The predoctoral Program in Biomolecular Pharmacology at Boston University School of Medicine was initiated in 1990 and received this NIGMS Institutional Training Grant in 1997. In the ensuing ten years of NIGMS support, this university-wide program has flourished, providing a unique learning environment for doctoral students that combines an innovative curriculum, interdisciplinary laboratory rotations, and expanded opportunities for thesis research by bridging multiple departments across Boston University's two campuses. Students enter the program from one of three academic units: Pharmacology and Experimental Therapeutics (PET), Biomedical Engineering (BME), and Molecular Medicine (MM). Program trainees in BME and MM experience an integrated curriculum designed to provide enriched training in pharmacology that is coordinated with specialized training in their discipline while trainees in PET gain access to diverse research and educational experiences that build upon those provided by core pharmacology faculty. The curriculum stresses fundamental pharmacologic principles as well as key issues governing interactions of bioactive molecules, challenges of drug delivery for novel therapeutics, animal models and their relevance to the clinic, and the challenges for modern drug discovery. Participating faculty, originally fifteen and now forty-six, contribute expertise in focus areas including neuropharmacology, vascular and cancer pharmacology, genomics, proteomics, animal models (transgenic and behavioral), structural biology, and DMA, RNA, and protein chemistry. Sites for thesis research are also located in departments of Chemistry, Biology, Psychology, Neurology and Psychiatry. A summer internship with collaborating scientists at Wyeth Research has been fully implemented and career guidance and mentorship/leadership opportunities engage trainees with quality experiences that are relevant to their future careers in pharmacology both in academia and industry. Since inception, forty-two students have been supported by this NIGMS program that was one of the first to provide an interface for quantitatively trained BME students to link their core studies with training in pharmacological sciences. The program has continued this mission and expanded to position students with intellectual tools needed to advance drug discovery, medicine, and the future of global health by training the next generation of leaders equipped to translate basic research advances into medications.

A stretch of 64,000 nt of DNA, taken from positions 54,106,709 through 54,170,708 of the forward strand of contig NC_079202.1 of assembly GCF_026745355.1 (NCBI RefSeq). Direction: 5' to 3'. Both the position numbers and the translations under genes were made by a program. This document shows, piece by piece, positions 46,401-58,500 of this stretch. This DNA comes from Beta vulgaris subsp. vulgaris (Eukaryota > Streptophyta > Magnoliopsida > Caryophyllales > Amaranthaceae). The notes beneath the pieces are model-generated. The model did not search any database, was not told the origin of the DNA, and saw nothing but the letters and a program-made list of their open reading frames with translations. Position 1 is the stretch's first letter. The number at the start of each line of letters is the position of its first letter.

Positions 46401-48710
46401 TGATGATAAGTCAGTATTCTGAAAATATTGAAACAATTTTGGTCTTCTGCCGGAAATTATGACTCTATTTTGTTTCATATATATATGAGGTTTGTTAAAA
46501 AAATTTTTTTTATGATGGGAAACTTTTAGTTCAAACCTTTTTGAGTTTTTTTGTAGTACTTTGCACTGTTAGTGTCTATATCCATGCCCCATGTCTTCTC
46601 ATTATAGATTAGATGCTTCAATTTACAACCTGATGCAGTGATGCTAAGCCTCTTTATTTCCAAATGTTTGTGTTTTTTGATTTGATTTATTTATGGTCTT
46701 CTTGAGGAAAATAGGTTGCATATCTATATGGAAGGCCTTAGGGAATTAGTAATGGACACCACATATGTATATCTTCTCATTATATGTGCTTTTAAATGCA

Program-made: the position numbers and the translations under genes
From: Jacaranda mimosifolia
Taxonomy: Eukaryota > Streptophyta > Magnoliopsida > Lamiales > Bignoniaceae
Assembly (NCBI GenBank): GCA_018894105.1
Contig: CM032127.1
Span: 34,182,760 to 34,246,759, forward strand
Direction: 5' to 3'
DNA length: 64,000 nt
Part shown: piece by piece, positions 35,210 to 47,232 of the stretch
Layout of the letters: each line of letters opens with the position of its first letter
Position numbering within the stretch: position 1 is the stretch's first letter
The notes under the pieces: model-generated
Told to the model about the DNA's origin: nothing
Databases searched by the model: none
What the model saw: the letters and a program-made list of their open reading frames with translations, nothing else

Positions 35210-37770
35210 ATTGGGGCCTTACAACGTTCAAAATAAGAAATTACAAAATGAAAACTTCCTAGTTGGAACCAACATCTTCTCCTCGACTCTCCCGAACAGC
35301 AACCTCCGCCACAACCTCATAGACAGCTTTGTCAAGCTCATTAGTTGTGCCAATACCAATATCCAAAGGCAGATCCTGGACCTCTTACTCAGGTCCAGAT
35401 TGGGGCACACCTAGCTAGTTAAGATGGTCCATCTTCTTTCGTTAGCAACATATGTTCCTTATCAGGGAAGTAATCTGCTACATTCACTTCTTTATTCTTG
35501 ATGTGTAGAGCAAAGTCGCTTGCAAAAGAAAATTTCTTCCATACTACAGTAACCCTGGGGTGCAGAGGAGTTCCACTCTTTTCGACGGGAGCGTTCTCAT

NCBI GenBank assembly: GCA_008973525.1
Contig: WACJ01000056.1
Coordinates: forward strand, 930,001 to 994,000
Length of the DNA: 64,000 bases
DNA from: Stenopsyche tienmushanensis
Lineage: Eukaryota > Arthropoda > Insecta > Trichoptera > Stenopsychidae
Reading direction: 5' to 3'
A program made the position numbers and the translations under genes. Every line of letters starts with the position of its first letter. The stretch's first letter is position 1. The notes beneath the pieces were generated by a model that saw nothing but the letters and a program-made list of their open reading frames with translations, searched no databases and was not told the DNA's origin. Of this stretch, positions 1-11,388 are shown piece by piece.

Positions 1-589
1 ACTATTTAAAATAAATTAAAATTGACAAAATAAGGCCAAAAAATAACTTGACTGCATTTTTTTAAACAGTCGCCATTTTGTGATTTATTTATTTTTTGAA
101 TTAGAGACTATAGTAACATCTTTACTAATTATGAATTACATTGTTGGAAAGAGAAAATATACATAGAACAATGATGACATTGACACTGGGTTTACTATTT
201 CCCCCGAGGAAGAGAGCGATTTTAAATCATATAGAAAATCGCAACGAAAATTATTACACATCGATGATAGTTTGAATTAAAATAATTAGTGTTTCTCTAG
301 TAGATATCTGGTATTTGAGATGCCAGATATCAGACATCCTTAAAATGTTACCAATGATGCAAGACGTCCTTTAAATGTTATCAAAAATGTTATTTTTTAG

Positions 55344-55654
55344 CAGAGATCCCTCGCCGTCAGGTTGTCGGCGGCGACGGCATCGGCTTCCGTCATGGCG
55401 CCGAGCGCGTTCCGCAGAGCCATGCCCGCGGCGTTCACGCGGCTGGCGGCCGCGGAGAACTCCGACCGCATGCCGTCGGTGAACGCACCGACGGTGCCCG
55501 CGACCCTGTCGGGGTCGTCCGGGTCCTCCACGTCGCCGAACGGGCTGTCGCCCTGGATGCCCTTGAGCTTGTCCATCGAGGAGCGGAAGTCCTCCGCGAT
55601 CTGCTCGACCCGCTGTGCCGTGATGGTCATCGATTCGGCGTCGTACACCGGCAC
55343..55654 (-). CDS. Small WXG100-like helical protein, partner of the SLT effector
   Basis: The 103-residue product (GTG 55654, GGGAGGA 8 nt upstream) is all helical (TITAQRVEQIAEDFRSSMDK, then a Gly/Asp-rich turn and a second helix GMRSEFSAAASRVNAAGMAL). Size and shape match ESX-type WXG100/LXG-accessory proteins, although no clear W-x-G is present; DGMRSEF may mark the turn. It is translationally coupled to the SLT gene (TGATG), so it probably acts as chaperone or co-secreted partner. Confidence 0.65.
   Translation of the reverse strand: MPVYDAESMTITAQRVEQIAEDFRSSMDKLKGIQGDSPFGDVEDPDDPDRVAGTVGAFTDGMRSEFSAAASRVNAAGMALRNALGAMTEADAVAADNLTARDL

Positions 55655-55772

National Institute of Health (NIH)
National Institute of General Medical Sciences (NIGMS)
Institutional National Research Service Award (T32)
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National Institute of General Medical Sciences Initial Review Group (BRT)
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Okita, Richard T
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Boston University
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United States
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